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César E. Chávez National Monument

Take a journey into the farm workers’ revolution

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The rousing cry of ¡Si, se puede! (Yes, it can be done!) rocked the world in 1972, when labor leader and civil rights activist César Estrada Chávez and his United Farm Workers Union co-founder, Dolores Huerta, came up with the slogan to champion their revolutionary causes. Today, the César E. Chávez National Monument tells the story of Chávez’s life and pays tribute to his leadership and nonviolent protests, which brought sustained international attention to the low pay and often inhumane working conditions of U.S. farm workers. 

Appropriately, the tribute site is known as La Paz, or peace. Located about 30 miles south of Bakersfield, it’s set on a historic ranch near the National Historic Civil Engineering Landmark/California Historical Landmark at Tehachapi Loop. The property contains a visitor’s center, memorial rose and cactus gardens, and a fountain-framed gravesite for Chávez (who died in 1993) and his wife Helen, plus their two loyal dogs.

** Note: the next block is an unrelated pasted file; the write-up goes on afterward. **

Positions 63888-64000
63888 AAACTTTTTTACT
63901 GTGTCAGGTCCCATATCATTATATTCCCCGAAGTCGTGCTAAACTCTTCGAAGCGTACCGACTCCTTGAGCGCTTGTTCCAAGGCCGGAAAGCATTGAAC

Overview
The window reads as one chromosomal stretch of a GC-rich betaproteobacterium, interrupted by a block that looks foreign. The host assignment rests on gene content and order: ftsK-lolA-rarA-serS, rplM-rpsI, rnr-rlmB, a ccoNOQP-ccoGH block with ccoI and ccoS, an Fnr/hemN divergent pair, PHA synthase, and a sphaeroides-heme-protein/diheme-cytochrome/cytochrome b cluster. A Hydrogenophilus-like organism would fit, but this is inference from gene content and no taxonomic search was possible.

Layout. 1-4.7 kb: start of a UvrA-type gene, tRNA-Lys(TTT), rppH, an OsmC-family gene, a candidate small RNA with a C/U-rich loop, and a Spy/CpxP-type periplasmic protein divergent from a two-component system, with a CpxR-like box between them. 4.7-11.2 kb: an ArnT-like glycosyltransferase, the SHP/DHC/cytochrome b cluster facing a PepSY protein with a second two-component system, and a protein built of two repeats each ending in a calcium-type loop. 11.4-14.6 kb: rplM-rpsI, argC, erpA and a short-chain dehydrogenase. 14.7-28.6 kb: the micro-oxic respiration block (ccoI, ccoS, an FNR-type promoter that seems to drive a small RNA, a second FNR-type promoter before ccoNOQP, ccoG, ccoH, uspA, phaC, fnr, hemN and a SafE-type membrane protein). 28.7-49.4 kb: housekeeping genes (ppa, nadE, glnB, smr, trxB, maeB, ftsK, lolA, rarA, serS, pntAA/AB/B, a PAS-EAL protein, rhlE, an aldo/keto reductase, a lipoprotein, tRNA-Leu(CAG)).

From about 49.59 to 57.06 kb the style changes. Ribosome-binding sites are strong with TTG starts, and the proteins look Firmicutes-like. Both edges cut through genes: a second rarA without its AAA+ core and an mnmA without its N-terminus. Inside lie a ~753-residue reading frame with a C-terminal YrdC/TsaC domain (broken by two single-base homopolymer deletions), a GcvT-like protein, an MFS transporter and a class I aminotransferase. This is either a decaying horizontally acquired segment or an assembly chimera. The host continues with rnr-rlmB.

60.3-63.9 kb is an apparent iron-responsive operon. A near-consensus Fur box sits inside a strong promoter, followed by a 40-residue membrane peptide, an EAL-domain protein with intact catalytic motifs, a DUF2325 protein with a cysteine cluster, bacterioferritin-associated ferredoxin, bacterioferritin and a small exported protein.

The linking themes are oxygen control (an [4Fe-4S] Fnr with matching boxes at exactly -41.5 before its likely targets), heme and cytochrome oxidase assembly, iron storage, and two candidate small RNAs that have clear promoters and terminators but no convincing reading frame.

Start in the exhibit hall, where Chávez’s office is preserved with piles of paperwork atop his ornately carved wood desk. The hall also boasts a rickety shack made of rusted corrugated metal and weather-warped wood as a shocking example of the deplorable housing common for farm workers during the 1960s.

The photography archive is impressive as well, detailing Chávez’s efforts that showed, indeed, ¡Si, se puede! In 1975, the Golden State passed the California Agricultural Labor Relations Act, as the first law in the U.S. to recognize farm workers’ collective bargaining rights.

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